Stories tagged with Cameroon

Mar 3, 2009 CM Cameroon

Hello from Bamenda!!!

After about a two day transit adventure (NY to Paris (7hr), Paris to Douala (7hr), Douala to Bamenda (8 hr mini bus)), I arrived in Bamenda on Valentine’s Day, a day I thought I could avoid, but was proven incorrect!  I am working with GHAPE (Grounded & Holistic Approach for People’s Empowerment) and everyone in the office is incredibly helpful and great to talk with.  However, while my time in Cameroon has been positive, I have hit a major roadblock: I brought my Macintosh with me abroad and the software for accessing the internet here is for...

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Feb 2, 2009 CM Cameroon

A warm welcome to the Kiva Fellows Blog! I would like to introduce myself to you, my name is Ashley King-Bischof. As one of the last KF7 Fellows to arrive in the field, I make my way to Bamenda, Cameroon with much anticipation and excitement. My travels to Cameroon started in the San Francisco Bay Area and will last more than a couple of days before arriving to my final destination. The first part of my trek was across North America to New York City, where I am now. From there I have a longer red-eye to London, a quick jet over to Zurich and then another flight to Douala, Cameroon. As a...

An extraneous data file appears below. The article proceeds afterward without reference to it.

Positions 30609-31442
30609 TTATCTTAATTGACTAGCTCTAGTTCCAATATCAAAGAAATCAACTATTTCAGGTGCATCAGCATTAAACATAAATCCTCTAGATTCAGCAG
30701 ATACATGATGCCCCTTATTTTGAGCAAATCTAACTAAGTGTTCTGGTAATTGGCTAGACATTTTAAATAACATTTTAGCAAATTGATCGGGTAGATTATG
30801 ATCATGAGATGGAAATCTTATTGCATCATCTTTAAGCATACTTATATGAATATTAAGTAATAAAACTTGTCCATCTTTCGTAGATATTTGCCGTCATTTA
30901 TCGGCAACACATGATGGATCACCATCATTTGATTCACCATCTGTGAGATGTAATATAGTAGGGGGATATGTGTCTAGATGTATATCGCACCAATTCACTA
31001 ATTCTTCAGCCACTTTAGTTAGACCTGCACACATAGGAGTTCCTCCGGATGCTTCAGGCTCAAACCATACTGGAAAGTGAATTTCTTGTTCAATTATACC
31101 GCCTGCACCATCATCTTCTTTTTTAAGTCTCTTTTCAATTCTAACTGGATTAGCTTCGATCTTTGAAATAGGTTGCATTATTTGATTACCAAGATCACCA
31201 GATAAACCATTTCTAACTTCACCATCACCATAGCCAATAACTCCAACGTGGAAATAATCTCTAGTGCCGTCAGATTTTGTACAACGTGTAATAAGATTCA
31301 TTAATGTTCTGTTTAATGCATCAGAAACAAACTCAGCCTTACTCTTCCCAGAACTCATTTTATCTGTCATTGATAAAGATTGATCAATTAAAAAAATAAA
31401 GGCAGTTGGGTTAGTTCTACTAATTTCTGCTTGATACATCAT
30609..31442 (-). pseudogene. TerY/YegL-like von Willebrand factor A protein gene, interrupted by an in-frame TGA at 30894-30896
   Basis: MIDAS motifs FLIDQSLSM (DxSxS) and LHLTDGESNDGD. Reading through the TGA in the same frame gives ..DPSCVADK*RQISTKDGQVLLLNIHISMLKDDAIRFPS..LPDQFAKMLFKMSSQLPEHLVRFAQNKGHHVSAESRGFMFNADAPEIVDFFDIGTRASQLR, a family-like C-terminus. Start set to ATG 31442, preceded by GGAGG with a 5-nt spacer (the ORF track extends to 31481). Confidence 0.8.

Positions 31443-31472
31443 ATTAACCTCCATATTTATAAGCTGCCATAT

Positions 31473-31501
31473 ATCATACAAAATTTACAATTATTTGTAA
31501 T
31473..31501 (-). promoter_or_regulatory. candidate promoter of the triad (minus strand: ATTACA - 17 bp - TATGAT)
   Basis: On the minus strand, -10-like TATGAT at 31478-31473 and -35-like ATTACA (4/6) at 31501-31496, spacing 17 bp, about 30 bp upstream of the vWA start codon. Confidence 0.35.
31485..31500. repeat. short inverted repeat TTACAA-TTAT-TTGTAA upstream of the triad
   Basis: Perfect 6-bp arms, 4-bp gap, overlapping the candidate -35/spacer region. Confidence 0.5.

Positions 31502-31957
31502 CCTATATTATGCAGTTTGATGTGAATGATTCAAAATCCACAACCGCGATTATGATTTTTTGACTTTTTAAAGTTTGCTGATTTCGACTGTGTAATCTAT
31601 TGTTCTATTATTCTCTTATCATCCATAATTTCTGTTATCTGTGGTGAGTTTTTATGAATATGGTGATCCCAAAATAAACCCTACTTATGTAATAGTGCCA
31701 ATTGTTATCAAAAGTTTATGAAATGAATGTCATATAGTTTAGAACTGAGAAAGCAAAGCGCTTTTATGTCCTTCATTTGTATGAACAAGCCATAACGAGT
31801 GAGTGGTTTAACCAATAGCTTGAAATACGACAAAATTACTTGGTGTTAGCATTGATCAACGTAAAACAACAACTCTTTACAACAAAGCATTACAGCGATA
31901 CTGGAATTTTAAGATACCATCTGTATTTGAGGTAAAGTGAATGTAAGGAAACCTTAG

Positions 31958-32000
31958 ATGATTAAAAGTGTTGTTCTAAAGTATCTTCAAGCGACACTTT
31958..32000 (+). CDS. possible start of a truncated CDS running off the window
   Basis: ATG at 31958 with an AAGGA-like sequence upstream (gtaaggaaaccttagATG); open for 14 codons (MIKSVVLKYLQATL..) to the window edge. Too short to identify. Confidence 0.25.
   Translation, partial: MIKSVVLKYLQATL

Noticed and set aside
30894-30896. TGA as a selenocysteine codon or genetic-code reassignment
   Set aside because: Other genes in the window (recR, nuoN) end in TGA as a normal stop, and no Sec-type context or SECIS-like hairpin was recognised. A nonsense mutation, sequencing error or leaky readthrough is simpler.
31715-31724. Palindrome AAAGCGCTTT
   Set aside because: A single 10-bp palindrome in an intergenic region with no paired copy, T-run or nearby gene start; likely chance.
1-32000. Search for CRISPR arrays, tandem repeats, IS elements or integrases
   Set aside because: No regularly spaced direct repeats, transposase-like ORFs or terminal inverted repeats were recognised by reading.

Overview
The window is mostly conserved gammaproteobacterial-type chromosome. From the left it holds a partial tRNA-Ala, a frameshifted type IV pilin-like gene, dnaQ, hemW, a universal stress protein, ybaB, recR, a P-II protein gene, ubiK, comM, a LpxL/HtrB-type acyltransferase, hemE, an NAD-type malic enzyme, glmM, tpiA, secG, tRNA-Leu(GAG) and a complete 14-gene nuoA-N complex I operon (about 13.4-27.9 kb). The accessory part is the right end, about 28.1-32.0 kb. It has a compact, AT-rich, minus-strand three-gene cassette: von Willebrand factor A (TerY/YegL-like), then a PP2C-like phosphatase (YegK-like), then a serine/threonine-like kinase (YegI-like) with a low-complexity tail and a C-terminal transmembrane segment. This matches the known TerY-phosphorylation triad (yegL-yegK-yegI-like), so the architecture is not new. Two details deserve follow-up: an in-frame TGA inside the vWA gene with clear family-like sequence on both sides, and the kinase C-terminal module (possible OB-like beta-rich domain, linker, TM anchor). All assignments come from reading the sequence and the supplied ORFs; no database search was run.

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Nov 11, 2008 CM Cameroon

Wednesday morning was a blast. I had to get up at 5 and get ready to go into the field alone. It was my first time to go alone, but I had set up a meeting with some of the clients from one of the centers in town so I could do a few extra interviews. I had never been to the center, so when I reached the junction the center was at I had to start asking for directions. The first woman I asked was carrying a bucket of popoffs (fried dough balls) and was on her way to the market. She grabbed my hand (holding hands is very common here), and led me to the bottom of a hill. She spoke to a...

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Nov 11, 2008 CM Cameroon

This week has been completely exhausting, but one of the best weeks I’ve had here. I’ve been out in the field every morning this week—I still have tomorrow morning as well. Some of the centers have been quite far away, requiring me to leave at around 5:45 or so in the morning and catching a bike while it’s still dark. I like the longer rides though, I get to see more of Cameroon and get out of Bamenda. One of the rides to a center, Beatrice and I shared a bike. The driver told us he knew a short cut, and we went zooming through a foot path. The grass had grown over and was now hanging into...

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Sep 9, 2008 CM Cameroon

Anyone who has spent time in some of the more remote parts of Africa will probably shrug their shoulders at my observations. But as a first time visitor it’s hard not to feel like a bit of a celebrity, at least with the children. Wherever you go, kids stop and look. Sometimes they laugh or point and every now and then they wave and shout ‘white man!’

At first I was a little taken aback, but now it has become quite routine. Mostly I rather enjoy being the local novelty and giving a wave as I walk or ride past.